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Headscratchers / Battlefield 1

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  • So, why Battlefield 1 and not Battlefield 1914?
    • To show that this is the beginning of warfare in the modern age.
    • Not to mention that there was a WWI mod for Battlefield 1942 called Battlefield 1918. Possibly to avoid confusion, maybe?
  • Weapon problems:
    • Why isn't the M1897 Shotgun reloaded properly from empty? (i.e. loading a round directly into the breech, then filling up the tube magazine, as opposed to simply filling up the tube and pumping) Ever since Battlefield 3, the shotguns were always reloaded properly, and even in Battlefield 1, the Browning Auto-5 and Sjögren Inertia are reloaded properly. The Model 10-A can be excused due to it's under-sided ejection port, but the M1897 has no logical excuse. I may sound hypocritical, but the Battlefield series (at least since 3) is usually more realistic than other First Person Shooters, so why is this?
      • This is likely a compromise the developers had to make to offset the M1897's slam-fire capabilities. If it had a shell loaded into the chamber first, it would mean players can run around with a partially loaded shotgun and shred their enemies with little risk of being caught empty.
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    • Continuing the topic of Battlefield being more realistic than most other shooters, how come the MP-18 is held by its magazine? Surely even the Germans should realize that's a surefire way to make the gun jam.
      • This is, surprisingly, historically accurate. I was surprised to even find an example of the gun being operated this way, but some soldiers did indeed hold the MP-18 like this. Check it out.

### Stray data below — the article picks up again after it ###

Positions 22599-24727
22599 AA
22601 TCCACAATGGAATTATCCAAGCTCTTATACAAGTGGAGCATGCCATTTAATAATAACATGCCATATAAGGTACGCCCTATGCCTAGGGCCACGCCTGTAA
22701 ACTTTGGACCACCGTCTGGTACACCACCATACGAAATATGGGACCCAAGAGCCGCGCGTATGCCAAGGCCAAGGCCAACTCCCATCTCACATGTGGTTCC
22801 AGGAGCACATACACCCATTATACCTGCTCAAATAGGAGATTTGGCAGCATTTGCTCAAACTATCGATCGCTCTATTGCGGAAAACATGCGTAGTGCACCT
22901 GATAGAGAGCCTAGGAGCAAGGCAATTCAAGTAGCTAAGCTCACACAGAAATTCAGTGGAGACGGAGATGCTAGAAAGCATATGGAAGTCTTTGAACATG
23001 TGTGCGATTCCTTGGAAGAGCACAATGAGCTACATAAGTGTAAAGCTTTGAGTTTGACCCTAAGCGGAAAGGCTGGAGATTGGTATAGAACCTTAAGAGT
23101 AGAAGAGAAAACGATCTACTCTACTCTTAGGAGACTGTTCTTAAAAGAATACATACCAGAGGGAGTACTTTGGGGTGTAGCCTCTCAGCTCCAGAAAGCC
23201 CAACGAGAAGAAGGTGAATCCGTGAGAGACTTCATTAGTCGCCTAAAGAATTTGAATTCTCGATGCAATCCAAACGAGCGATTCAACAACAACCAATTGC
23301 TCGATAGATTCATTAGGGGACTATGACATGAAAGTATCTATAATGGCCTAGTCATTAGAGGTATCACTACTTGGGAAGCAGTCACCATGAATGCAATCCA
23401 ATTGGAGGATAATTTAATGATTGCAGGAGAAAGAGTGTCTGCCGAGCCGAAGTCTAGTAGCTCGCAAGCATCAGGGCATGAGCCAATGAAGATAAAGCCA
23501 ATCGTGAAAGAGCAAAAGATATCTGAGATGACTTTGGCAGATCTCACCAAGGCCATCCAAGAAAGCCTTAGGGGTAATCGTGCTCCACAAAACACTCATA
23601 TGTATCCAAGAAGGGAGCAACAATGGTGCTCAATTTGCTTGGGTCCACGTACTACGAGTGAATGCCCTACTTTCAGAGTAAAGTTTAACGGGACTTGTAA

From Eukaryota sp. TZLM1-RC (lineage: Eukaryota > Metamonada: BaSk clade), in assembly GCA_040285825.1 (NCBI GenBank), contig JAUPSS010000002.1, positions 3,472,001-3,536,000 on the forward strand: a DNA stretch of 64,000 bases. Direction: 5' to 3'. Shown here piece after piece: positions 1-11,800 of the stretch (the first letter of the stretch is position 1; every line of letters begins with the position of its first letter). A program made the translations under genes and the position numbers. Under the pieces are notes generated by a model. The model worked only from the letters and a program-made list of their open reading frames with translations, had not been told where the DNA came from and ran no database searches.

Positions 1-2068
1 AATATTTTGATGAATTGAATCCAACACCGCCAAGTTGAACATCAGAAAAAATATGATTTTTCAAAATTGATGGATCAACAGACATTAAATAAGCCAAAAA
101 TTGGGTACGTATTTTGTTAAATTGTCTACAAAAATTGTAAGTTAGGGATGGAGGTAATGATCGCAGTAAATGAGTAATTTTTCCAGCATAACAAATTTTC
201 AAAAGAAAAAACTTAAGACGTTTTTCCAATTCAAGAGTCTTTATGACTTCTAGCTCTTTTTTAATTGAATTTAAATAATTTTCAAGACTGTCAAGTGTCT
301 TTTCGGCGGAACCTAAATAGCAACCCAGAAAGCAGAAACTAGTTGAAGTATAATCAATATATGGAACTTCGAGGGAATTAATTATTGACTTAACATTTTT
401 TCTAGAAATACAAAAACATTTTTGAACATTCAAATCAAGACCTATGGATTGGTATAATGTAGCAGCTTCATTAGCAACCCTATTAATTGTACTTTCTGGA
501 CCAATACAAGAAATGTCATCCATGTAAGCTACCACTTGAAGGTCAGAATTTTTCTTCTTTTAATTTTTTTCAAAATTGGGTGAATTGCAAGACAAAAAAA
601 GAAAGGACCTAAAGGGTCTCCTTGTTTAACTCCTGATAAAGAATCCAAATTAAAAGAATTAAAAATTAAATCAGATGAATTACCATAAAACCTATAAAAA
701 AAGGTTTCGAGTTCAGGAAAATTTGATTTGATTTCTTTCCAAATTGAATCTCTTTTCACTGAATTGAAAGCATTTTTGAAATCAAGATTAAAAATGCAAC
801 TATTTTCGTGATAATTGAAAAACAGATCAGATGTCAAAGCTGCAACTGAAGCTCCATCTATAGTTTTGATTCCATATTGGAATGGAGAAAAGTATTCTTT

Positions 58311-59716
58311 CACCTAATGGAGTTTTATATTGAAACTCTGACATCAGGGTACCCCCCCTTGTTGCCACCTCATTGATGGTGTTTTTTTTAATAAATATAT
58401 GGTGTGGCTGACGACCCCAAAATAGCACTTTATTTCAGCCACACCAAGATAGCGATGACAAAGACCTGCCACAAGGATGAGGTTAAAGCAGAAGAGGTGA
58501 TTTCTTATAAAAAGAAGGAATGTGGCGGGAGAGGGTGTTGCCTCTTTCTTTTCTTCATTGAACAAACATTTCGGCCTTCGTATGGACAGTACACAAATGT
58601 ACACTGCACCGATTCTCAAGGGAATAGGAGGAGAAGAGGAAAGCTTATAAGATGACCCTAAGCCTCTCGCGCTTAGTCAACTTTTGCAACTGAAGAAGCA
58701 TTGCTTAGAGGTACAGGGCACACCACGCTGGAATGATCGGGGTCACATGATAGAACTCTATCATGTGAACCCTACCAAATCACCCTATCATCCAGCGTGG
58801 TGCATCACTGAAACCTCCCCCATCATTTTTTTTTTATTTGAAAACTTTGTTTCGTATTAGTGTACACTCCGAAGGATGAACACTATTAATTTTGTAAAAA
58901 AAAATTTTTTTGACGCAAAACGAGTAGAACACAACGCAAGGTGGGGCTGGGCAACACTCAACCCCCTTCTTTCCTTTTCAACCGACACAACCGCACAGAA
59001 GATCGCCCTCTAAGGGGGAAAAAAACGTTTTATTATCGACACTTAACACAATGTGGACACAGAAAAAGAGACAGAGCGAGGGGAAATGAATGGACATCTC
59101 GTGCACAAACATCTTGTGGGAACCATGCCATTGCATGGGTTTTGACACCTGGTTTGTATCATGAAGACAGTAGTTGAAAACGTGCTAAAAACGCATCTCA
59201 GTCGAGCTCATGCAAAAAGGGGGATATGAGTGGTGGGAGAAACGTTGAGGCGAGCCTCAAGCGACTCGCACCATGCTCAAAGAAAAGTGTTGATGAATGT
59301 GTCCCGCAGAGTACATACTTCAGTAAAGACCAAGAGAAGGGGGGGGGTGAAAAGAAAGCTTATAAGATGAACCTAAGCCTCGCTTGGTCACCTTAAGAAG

• There's also a difference between holding the magazine and the magazine well, like the player characters are in-game. Holding the magazine itself increases the likelihood of a jam, but holding the magazine well doesn't, since it's a solid part of the receiver that isn't as prone to warping or bending.
  • As you know, whenever an operation is finished, the narrator gives insight of the result of the operation, even going into detail of what might have happened if the other side won. One Alternate History opportunity I think they should have prepared for, however, is for the Kaiserschlacht campaign. The opportunity is not the Germans managing to take Amiens, but rather the possibility of the British managing to stop the Germans at St. Quentin Scar. Note that if the Germans win at St. Quentin Scar, the narrator states, quote en quote;
    The initial attacks in the Kaiserschlacht campaign successfully broke through the British lines, forcing it's armies back towards the city of Amiens.
    • (It's "Quote, unquote", not "quote en quote" and you don't need to say that because you're writing, not speaking. That's quite an amusing Eggcorn though.)
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    • Now, let's assume that the British manage to hold off all the German battalions at St. Quentin Scar. That most likely means that the British lines aren't breached, and the Kaiserschlacht campaign fails even more so than it did in real life, with the Germans not only taking just as many casualties as they did in real life (if not potentially taking even more, while inversely inflicting fewer Allied casualties), but also failing to even reach Amiens. Surely that would change history just as much as a full blown German victory.

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